Over the years, there have been various media reports on high-profile employees (particularly politicians) who misrepresent their qualifications to their employer. In fact, for the 2017/18 financial year, the South African Qualifications Authority (SAQA) uncovered 982 fraudulent qualifications including instances where qualifications were embellished or overstated and where employees have been dishonest in their job applications about their qualifications. The introduction of key amendments to our law in the form of the National Qualifications Authority Amendment Act 12 of 2019 (NQAA) may reduce the use of fraudulent qualifications. The NQAA applies to employers in both the public and private sector.
The NQAA was assented to on 13 August 2019. With the commencement date still to be announced, the NQAA is not law just yet. However, since the law is imminent, this article explores the employment implications of the NQAA.
SAQA powers bolstered
The NQAA provides new measures for SAQA to:
- verify all qualifications and part-qualifications (including foreign qualifications); and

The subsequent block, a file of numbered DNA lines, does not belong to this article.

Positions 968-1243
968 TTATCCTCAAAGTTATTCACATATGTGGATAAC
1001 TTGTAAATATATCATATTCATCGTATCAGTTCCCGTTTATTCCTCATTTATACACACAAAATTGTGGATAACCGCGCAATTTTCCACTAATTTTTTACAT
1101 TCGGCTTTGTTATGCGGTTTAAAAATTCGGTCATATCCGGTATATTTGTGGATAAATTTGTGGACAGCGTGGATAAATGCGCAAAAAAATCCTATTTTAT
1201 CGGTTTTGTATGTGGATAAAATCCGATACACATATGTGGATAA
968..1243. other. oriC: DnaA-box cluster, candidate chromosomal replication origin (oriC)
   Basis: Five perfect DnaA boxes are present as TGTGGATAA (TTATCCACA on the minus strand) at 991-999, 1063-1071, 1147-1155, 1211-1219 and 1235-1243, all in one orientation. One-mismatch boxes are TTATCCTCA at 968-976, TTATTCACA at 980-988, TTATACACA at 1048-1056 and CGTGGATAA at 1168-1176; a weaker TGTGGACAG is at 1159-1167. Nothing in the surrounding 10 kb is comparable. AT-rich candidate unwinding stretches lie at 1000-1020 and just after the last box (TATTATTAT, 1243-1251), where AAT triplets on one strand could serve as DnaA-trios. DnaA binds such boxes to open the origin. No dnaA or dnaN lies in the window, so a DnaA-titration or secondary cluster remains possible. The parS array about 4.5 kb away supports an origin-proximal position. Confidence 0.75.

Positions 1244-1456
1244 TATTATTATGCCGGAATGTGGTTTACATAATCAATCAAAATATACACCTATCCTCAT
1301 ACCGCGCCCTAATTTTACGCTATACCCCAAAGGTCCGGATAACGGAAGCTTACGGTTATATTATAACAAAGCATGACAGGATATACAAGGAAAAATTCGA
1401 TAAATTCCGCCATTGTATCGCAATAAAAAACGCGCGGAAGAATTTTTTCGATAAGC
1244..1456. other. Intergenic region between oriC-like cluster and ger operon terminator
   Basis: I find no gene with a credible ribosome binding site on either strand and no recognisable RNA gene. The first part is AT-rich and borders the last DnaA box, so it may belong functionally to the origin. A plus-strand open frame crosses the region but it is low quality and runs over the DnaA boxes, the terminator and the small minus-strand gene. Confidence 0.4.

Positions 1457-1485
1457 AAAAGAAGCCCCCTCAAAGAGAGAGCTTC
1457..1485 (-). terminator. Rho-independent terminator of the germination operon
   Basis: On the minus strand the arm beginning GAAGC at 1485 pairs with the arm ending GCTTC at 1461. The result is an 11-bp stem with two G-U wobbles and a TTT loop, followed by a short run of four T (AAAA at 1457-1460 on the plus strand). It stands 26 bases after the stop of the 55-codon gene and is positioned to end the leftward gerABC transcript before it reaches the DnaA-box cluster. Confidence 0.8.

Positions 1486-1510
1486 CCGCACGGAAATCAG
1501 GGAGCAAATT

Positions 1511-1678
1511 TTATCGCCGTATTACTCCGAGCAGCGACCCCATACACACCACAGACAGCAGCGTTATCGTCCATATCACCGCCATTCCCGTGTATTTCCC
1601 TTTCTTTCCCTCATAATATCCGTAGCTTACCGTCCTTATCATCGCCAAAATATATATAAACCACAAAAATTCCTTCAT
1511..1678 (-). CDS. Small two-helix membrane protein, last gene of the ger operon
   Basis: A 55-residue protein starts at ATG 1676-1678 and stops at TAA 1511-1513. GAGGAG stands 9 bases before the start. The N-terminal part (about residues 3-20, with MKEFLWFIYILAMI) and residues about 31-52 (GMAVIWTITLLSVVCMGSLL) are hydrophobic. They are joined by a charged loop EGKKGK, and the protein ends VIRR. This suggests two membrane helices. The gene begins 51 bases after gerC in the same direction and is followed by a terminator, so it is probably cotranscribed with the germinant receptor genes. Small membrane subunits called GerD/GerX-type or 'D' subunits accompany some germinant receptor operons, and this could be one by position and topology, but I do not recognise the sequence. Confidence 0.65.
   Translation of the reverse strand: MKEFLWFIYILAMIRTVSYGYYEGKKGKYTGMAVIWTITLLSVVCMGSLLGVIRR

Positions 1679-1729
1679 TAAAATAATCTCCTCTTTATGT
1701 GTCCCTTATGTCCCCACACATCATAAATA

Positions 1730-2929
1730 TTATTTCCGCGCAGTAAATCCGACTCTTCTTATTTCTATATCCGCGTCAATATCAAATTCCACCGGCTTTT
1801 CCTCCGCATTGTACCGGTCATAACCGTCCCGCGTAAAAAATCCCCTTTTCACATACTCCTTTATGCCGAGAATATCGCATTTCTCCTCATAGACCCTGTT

- establish a register of misrepresented or fraudulent qualifications or part-qualifications
Further, the NQAA introduces criminal sanctions for persons who misrepresent their qualifications through the use of fake or fraudulent qualifications. This is not only limited to misrepresentation on a curriculum vitae or job application. The NQAA broadens its scope of application by holding that it is an offence for any person to falsely or fraudulently claim to hold a qualification that is registered on the National Qualifications Framework or awarded by a recognised and accredited institution.
Any person found to be misrepresenting their qualifications or lying about their educational background could be liable for a fine or imprisonment for up to 5 years.
Educational institutions or skills providers who falsely claim to be registered or accredited by SAQA may also be criminally charged under the NQAA.
What does this mean for employers?
The NQAA places a new obligation on all employers which is that prior to appointing a new employee, the employer must take steps to authenticate the qualification(s) that is presented to them by the prospective employee. There is uncertainty regarding whether this process must be followed for all prospective employees and what the consequences of non-compliance are for the employer.
Given SAQA's new register of misrepresented qualifications, employers may be able to approach SAQA to authenticate a qualification(s) provided to them by prospective employees.